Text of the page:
Ngau Hor, or Cantonese style fried beef noodle, isn’t exactly a dish that is offered in many places. Truth be told, I can’t say that I’ve tried many ngau hor in my life, but if you ask me which one I’ll have right now, this version at New Apollos kopitiam will be my take.
New Apollos is a busy kopitiam this part of Subang, with perhaps over a dozen different stalls operating within. The ngau hor stall offers Kong Fu Chau, Sang Har Mee (river prawn noodle), and also venison, in addition to beef noodle (I should try them).
For RM 11, you get a big plate of Cantonese style hor fun with generous helpings of super tender beef coated with starch, its flavor perfectly balanced as well. If you love this dish, you’d enjoy this version.
Kuih Teow Soup is also good here, along with the rather unique offering of paus, check out the New Apollos tag.
Restaurant New Apollos
2, Jln USJ4/6B
GPS: 3.051770, 101.576209
Hours: Lunch and Breakfast, Closed on Tuesdays
A couple weeks ago, I had the slight unfortunate fortune of being involved in a minor accident. The Malaysian system is such that you can’t go to just any police station to make reports, but certain specific traffic police station to do the deeds (eh, upgrade already please), which explained how I got to this part of town in Klang – Sungai Kapar.
After having sorted out the reports with authority, it was quite a bit past my initial dinner time, so naturally I wandered around to the closest restaurant, in this case – Ji Yang Restaurant, an unassuming “tai chao” place this part of town.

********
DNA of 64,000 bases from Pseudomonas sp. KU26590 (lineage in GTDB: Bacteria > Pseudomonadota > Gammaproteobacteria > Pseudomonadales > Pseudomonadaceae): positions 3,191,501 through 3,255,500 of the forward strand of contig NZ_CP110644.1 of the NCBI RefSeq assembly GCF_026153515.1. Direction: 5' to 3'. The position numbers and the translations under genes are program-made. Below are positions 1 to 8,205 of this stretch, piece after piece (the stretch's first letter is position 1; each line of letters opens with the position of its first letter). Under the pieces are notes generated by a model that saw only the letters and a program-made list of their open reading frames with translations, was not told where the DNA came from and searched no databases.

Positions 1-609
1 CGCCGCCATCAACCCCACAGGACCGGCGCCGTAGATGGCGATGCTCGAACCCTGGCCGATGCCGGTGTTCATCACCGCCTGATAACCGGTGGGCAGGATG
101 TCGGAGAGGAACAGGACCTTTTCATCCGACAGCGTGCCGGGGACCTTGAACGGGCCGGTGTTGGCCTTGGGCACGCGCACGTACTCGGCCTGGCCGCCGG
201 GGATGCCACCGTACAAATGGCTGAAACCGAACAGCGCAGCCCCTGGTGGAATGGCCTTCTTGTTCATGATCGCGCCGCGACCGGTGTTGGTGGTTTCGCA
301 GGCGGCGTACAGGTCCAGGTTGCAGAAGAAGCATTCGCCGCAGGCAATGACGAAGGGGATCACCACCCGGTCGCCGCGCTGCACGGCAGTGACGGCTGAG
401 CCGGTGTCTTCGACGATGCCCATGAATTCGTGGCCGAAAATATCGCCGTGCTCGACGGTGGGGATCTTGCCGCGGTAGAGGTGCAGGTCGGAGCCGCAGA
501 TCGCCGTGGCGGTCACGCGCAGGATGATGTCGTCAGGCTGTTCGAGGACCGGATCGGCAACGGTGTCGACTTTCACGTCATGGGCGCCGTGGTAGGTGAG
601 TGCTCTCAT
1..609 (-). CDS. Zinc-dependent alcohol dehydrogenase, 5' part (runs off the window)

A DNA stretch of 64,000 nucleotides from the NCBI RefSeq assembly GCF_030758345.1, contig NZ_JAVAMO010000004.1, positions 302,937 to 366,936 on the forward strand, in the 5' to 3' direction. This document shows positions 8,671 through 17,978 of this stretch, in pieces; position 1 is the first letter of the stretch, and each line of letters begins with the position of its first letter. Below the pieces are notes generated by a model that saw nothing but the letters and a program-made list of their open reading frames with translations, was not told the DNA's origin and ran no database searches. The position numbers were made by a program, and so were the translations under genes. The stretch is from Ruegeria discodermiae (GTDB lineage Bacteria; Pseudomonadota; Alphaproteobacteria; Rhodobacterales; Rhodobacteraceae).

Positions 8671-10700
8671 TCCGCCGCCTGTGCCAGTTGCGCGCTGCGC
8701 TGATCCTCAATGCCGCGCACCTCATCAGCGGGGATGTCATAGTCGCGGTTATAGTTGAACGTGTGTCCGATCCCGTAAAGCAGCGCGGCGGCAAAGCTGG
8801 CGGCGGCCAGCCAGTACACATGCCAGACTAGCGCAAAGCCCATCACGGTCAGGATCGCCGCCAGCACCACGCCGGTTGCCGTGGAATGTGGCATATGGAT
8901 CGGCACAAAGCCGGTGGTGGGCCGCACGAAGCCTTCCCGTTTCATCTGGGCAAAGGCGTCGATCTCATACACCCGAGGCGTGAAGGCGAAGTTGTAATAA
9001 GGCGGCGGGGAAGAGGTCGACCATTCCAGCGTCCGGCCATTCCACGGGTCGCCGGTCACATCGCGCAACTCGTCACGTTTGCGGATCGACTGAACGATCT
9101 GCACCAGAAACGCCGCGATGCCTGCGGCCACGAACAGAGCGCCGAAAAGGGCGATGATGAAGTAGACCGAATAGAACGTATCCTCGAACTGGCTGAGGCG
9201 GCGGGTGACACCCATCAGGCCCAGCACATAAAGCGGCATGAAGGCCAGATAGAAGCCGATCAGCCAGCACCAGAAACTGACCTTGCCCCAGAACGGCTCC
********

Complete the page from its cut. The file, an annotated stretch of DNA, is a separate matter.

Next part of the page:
Having no idea what is good, I seek recommendation from the server, and that’s how I ended up having one of the best curry pork rice I’ve ever tried.
For RM 7, there were plenty of pork slices perfectly prepared and drenched with spicy curry paste, and made perfect with just the right amount of red chili, onion, and curry leaves. It was as tasty as it was fragrant, perfect.
If I ended up at this part of town again, I’d not hesitate to try their second best dish, perhaps.
Restoran Ji Yang
12, Jalan Sungai Kapar Indah 3c,
Sungai Kapar Indah,
42200 Kapar, Selangor
GPS: 3.096571, 101.385858
I was at a cousin’s wedding the other day, being seated by a bunch of relatives mostly a generation older, and while you can guess what the topic of conversations generally falls on – whose son just took UPSR, who’s on medication for diabetes etc, one surprise, to me, was this line: